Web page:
American Avocet at Bolivar Flats Audubon Shorebird Sanctuary
When using a high shutter speed, sometimes the splash is more interesting than the shorebird. I always start shooting when their head starts going towards the water as you never know what you may capture. In this case, the frozen splash also shows a cool water drop.
As mentioned in my previous post about becoming “one with the flock”, my 1DXIII camera got wet from the salt water lapping at the bottom of my camera after the tide came in while I way laying on my stomach with shooting from my ground pod. After that outing, had some issues with my fully charged camera batteries being fully discharged before I took one shot with them. Would put another battery in and it worked fine.
Sent my camera to Canon to have them check it out. My salt water encounter ended up costing me a $1,200 repair bill. Canon described the issue as: “The bottom multi-controller on the back cover is stuck and will not move. At this time the PCB ASS’Y, MAIN W/LI BATT and COVER ASS’Y, BACK will be replaced.” Apparently, it got dunked a little more than I thought in the salt water.
Will it make me think twice about doing it again next time? Nope.
1/2000 @ F11, ISO 2000, evaluative metering, -1/3 exposure compensation, 700mm (500+1.4X) from ground pod, minor cropping
Happy Thanksgiving everyone! Hope that you have a great day and get plenty of food to eat.
Had a great couple of days taking shorebird photos this week at Bolivar Flats on the Texas gulf coast. Went with Lisa and Catherine on Sunday and by myself on Monday with sunshine and low winds.
On Sunday, we found a good spot to lay down with our ground pods and a huge flock of avocets made their way in our direction. Was able to turn to my left to get some back-lit shots, which if always my goal with bird photography.
1/2500 sec @ F8, ISO 800, evaluative metering, +2/3 exposure compensation
We moved locations and the avocets were walking right in front of us. They were so close that I couldn’t get some of them in the frame. A very good problem to have. This is one of the main advantages of using a ground pod as the birds don’t recognize you as a person when you are laying down. They will walk right up to you.
1/2500 sec @ F10, ISO 800, evaluative metering, no exposure compensation
Also got this shot that I really like of a dowitcher as he fed in front of us. It pays to watch all of the birds as the small ones can provide some great photo op’s.
1/1600 sec @ F6.3, ISO 800, evaluative metering, + 1 1/3 exposure compensation
A highlight on this trip was this lone black-necked stilt that was walking amongst the hundred of avocets. It was a challenge to get him isolated from the rest of the birds but was able to get a few shots. Love their long legs, tux looking feathers and red eyes.
1/2000 sec @ F10, ISO 800, evaluative metering, no exposure compensation
Mentioned to my FeatherFest group before we hit the beach on Saturday morning that one of my target birds for this field trip was avocets. Score!
Low tide turned into high tide with the winds from the south due to the storm system. The high tide drove all of the birds near the shoreline and luckily most of them were along the beach facing south before you go around the bend. We started with a small group of avocets and worked our way down the beach until we hit the jackpot with thousands of them that just kept flying into the same area.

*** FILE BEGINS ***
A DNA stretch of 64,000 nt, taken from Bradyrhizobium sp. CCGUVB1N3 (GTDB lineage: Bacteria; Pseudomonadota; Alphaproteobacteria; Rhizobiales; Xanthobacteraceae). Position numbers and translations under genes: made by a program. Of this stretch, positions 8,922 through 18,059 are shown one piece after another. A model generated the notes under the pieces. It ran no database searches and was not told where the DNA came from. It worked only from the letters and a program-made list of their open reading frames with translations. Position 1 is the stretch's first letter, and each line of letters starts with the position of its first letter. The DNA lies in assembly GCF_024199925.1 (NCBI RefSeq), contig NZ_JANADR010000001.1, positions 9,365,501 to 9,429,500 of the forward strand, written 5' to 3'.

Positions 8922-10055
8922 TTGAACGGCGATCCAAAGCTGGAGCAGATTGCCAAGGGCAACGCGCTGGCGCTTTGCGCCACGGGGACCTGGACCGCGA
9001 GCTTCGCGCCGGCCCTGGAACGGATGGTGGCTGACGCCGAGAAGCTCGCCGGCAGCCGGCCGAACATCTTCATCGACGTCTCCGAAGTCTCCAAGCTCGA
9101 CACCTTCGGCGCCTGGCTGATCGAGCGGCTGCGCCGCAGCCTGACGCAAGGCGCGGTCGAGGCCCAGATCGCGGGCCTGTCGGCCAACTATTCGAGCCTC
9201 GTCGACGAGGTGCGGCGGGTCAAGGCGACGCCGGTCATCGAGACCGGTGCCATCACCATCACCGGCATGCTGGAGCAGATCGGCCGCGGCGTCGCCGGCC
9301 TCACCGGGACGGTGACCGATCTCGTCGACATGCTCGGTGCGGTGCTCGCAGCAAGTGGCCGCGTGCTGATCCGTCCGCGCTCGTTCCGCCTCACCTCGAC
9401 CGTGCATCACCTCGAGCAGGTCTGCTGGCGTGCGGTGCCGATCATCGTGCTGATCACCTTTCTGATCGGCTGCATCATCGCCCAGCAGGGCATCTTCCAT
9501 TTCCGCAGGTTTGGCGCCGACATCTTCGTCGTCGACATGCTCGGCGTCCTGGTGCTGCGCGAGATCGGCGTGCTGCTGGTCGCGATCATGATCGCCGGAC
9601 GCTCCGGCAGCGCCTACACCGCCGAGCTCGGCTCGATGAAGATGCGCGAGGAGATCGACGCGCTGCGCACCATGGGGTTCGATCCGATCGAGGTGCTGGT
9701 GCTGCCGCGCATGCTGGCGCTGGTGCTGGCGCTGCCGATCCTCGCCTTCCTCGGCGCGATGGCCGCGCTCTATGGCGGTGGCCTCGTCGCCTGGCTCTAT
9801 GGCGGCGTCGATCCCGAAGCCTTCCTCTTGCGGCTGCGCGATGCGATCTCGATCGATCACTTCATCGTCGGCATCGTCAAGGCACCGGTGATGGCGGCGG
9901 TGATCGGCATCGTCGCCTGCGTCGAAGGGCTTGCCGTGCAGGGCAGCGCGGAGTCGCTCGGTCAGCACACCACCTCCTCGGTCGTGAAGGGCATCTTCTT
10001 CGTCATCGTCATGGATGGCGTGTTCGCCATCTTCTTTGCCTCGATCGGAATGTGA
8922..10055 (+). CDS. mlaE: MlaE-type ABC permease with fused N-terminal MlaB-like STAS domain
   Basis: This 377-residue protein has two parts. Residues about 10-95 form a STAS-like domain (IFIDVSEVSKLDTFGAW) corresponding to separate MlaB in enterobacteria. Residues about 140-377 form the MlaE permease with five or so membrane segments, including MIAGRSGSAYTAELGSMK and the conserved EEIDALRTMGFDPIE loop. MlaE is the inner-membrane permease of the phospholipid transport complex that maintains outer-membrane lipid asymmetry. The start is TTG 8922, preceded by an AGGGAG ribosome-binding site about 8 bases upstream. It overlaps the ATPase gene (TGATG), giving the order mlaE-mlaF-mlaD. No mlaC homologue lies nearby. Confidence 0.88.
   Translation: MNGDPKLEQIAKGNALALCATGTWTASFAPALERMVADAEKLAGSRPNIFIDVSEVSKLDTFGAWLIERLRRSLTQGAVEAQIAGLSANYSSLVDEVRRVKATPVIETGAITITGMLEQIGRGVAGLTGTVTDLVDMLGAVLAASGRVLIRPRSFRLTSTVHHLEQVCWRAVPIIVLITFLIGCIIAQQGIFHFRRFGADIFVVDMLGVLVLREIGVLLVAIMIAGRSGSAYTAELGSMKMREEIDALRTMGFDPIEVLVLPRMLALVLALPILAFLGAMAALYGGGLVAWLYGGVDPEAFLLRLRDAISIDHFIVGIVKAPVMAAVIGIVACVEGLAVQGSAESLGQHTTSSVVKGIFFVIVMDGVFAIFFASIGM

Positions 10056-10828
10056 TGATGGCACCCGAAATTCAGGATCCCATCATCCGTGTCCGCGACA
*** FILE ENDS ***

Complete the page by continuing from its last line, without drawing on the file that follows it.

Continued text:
The legs have it in this full frame shot from my ground pod with only cropping to pano format. If you look close, had some light rain going on at this time. Also a photo bomber flying in.
Taken with Canon 1DX and Canon 500mm F4 IS II with 1.4XIII teleconverter mounted on Skimmer ground pod with Wimberley II gimbal head.
1/200 sec @ F 5.6, ISO 800, evaluative metering, +1 exposure compensation, aperture priority, 700mm
Happy new years everyone! Hope that everyone had a great 2018 and is having a safe new years eve celebration. Have a wonderful 2019!
Here is one of my favorite photos of 2018, an American Avocet from Bolivar Flats. It’s a challenge to get one of these birds isolated from the flock and this one did not disappoint. Sometimes before they take off, they will stretch out their wings and dip their head. This one did it right in front of me with a slight turn of his head and then looked right at me. Loved it.
Taken with Canon 1DX and Canon 500mm F4 IS II with 1.4X III teleconverter mounted on skimmer ground pod with Wimberley II gimbal head
1/1250 sec @ F9, ISO 800, evaluative metering, + 2/3 exposure compensation, 700mm, aperture priority
You lookin at me? Better not be. My boys behind me will come after you.
Made another trip to Bolivar Flats over the Memorial Day weekend while guiding three clients for two days. They were at the end of a 3 week trip across south Texas with the Galveston area their last stop. Thanks again to Kent, Bill and Ian for allowing me to show you around this part of Texas. Had a great time and got to see lots of birds.
Made two stops to Bolivar Flats and found some avocets, reddish egrets and lots of snowy egrets. Had several opportunities for some interaction shots which are always fun. One was a little weird with an avocet trying to mate with an inanimate object. More on that later.
While focusing on a avocet, saw two snowy egrets walking behind him. Switched my attention to the background and visualized this shot coming as they crossed behind him. The avocet cooperated by staring at me while getting some scratching action in. Made for a cool shot.